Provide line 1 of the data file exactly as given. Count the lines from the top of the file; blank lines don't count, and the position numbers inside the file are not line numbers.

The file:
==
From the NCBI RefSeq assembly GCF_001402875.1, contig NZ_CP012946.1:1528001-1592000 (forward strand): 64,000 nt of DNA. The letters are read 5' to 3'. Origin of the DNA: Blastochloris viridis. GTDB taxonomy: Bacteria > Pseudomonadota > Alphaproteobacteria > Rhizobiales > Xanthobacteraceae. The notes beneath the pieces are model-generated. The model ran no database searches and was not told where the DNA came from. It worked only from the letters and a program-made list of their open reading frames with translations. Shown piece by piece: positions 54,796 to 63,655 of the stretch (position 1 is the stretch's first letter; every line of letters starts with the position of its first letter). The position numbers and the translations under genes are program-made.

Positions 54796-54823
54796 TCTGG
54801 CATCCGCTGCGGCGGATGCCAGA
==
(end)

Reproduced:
From the NCBI RefSeq assembly GCF_001402875.1, contig NZ_CP012946.1:1528001-1592000 (forward strand): 64,000 nt of DNA. The letters are read 5' to 3'. Origin of the DNA: Blastochloris viridis. GTDB taxonomy: Bacteria > Pseudomonadota > Alphaproteobacteria > Rhizobiales > Xanthobacteraceae. The notes beneath the pieces are model-generated. The model ran no database searches and was not told where the DNA came from. It worked only from the letters and a program-made list of their open reading frames with translations. Shown piece by piece: positions 54,796 to 63,655 of the stretch (position 1 is the stretch's first letter; every line of letters starts with the position of its first letter). The position numbers and the translations under genes are program-made.